Opposition To Trump’s Pro-Polluter NAFTA Deal Mounts Ahead Of Deal Signing


Cindy Carr, cindy.carr@sierraclub.org

BUENOS AIRES, ARGENTINA -- Today, the Trump Administration signed its NAFTA 2.0 trade agreement with Canada and Mexico during the annual G-20 Summit in Buenos Aires. The deal includes weak environmental terms that have enabled outsourcing of pollution and jobs, fail to even mention climate change, roll back environmental standards from past trade deals, and include special handouts to oil and gas corporations.

Earlier this week, leading U.S. environmental groups released a statement vowing to actively oppose Trump’s NAFTA 2.0, concluding that it fails baseline environmental criteria for curbing NAFTA's damage. Members of Congress have also been vocally opposing the deal, including Senator Elizabeth Warren, who came out against the deal yesterday.

In response, Sierra Club Living Economy Program Director Ben Beachy released the following statement:

"Donald Trump was hoping to score political points with his hastily-sealed NAFTA 2.0, but the opposition to his pro-polluter trade agenda has continued to build, both in Congress and across the country. Trump’s NAFTA deal would cement his polluting legacy for years after he leaves office. It would contribute to the climate crisis, offer even more special handouts to corporate polluters like Chevron and ExxonMobil, and perpetuate NAFTA’s legacy of helping corporations dump toxic pollution across borders. Communities in the U.S. and across North America deserve nothing less than a trade deal that protects people and the planet, and if Trump continues to try to advance a pro-polluter NAFTA 2.0, it will fail.”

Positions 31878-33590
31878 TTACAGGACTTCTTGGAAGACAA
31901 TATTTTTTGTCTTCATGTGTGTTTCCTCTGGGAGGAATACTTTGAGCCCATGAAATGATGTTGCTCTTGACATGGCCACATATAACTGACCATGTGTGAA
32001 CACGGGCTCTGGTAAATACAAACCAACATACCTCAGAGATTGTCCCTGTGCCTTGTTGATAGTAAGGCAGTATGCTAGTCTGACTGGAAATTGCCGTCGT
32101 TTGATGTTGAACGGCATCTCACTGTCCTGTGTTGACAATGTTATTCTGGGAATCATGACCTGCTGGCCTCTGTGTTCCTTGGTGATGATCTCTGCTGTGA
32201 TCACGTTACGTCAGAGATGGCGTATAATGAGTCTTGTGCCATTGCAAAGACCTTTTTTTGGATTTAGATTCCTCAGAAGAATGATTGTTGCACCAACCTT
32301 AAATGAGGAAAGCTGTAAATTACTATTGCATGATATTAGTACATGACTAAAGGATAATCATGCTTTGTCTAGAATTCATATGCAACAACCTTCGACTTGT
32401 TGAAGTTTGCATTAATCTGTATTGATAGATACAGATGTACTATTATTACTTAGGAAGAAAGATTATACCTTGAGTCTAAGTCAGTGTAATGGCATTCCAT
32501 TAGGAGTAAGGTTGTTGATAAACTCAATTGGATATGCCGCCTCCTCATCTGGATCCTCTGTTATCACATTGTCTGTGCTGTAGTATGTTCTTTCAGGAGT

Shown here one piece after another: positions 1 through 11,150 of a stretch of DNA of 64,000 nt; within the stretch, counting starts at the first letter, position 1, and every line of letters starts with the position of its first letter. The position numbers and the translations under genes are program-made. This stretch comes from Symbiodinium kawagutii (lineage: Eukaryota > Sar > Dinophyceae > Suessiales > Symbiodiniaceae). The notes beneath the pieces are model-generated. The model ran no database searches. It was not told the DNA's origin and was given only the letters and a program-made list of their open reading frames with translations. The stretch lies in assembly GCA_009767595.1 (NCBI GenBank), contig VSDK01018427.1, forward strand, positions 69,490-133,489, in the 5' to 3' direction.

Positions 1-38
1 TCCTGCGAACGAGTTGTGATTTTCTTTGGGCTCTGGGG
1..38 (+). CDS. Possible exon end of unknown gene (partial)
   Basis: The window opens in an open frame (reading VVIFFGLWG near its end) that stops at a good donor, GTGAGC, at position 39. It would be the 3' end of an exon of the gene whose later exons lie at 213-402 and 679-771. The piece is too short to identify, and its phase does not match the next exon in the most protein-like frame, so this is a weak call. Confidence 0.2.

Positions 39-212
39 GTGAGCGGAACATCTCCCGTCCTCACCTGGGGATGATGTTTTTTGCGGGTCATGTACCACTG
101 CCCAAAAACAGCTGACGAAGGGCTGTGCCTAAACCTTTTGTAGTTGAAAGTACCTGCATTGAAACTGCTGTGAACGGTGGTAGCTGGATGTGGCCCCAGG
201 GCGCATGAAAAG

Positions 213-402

An Environmental Audit of Trump’s NAFTA Deal

A review of the text of the U.S.-Mexico-Canada deal reveals that it falls far short of baseline environmental criteria and would pose significant threats to our air, water, and climate. In short, the deal: